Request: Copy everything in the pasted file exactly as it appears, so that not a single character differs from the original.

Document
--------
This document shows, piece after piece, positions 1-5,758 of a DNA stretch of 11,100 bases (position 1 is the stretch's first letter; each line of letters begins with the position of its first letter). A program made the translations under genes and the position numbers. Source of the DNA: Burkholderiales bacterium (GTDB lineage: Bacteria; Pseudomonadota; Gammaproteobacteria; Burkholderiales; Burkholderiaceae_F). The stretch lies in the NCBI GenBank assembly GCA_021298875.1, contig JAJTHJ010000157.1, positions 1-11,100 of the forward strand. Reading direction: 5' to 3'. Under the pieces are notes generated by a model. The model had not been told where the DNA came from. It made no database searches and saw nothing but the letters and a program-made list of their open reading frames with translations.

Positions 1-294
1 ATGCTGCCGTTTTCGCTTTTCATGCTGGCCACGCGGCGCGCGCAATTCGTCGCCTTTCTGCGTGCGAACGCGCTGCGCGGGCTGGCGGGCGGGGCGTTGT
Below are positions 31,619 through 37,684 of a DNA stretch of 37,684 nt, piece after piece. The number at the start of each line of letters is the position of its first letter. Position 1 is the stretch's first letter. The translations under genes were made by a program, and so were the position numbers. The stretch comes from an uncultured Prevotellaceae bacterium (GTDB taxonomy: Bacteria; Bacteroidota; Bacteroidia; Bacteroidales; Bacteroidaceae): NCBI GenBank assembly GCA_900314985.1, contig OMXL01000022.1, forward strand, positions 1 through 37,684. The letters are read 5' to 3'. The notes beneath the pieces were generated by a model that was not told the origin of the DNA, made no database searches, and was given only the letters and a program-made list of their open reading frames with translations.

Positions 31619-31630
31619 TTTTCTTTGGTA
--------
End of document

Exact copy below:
This document shows, piece after piece, positions 1-5,758 of a DNA stretch of 11,100 bases (position 1 is the stretch's first letter; each line of letters begins with the position of its first letter). A program made the translations under genes and the position numbers. Source of the DNA: Burkholderiales bacterium (GTDB lineage: Bacteria; Pseudomonadota; Gammaproteobacteria; Burkholderiales; Burkholderiaceae_F). The stretch lies in the NCBI GenBank assembly GCA_021298875.1, contig JAJTHJ010000157.1, positions 1-11,100 of the forward strand. Reading direction: 5' to 3'. Under the pieces are notes generated by a model. The model had not been told where the DNA came from. It made no database searches and saw nothing but the letters and a program-made list of their open reading frames with translations.

Positions 1-294
1 ATGCTGCCGTTTTCGCTTTTCATGCTGGCCACGCGGCGCGCGCAATTCGTCGCCTTTCTGCGTGCGAACGCGCTGCGCGGGCTGGCGGGCGGGGCGTTGT
Below are positions 31,619 through 37,684 of a DNA stretch of 37,684 nt, piece after piece. The number at the start of each line of letters is the position of its first letter. Position 1 is the stretch's first letter. The translations under genes were made by a program, and so were the position numbers. The stretch comes from an uncultured Prevotellaceae bacterium (GTDB taxonomy: Bacteria; Bacteroidota; Bacteroidia; Bacteroidales; Bacteroidaceae): NCBI GenBank assembly GCA_900314985.1, contig OMXL01000022.1, forward strand, positions 1 through 37,684. The letters are read 5' to 3'. The notes beneath the pieces were generated by a model that was not told the origin of the DNA, made no database searches, and was given only the letters and a program-made list of their open reading frames with translations.

Positions 31619-31630
31619 TTTTCTTTGGTA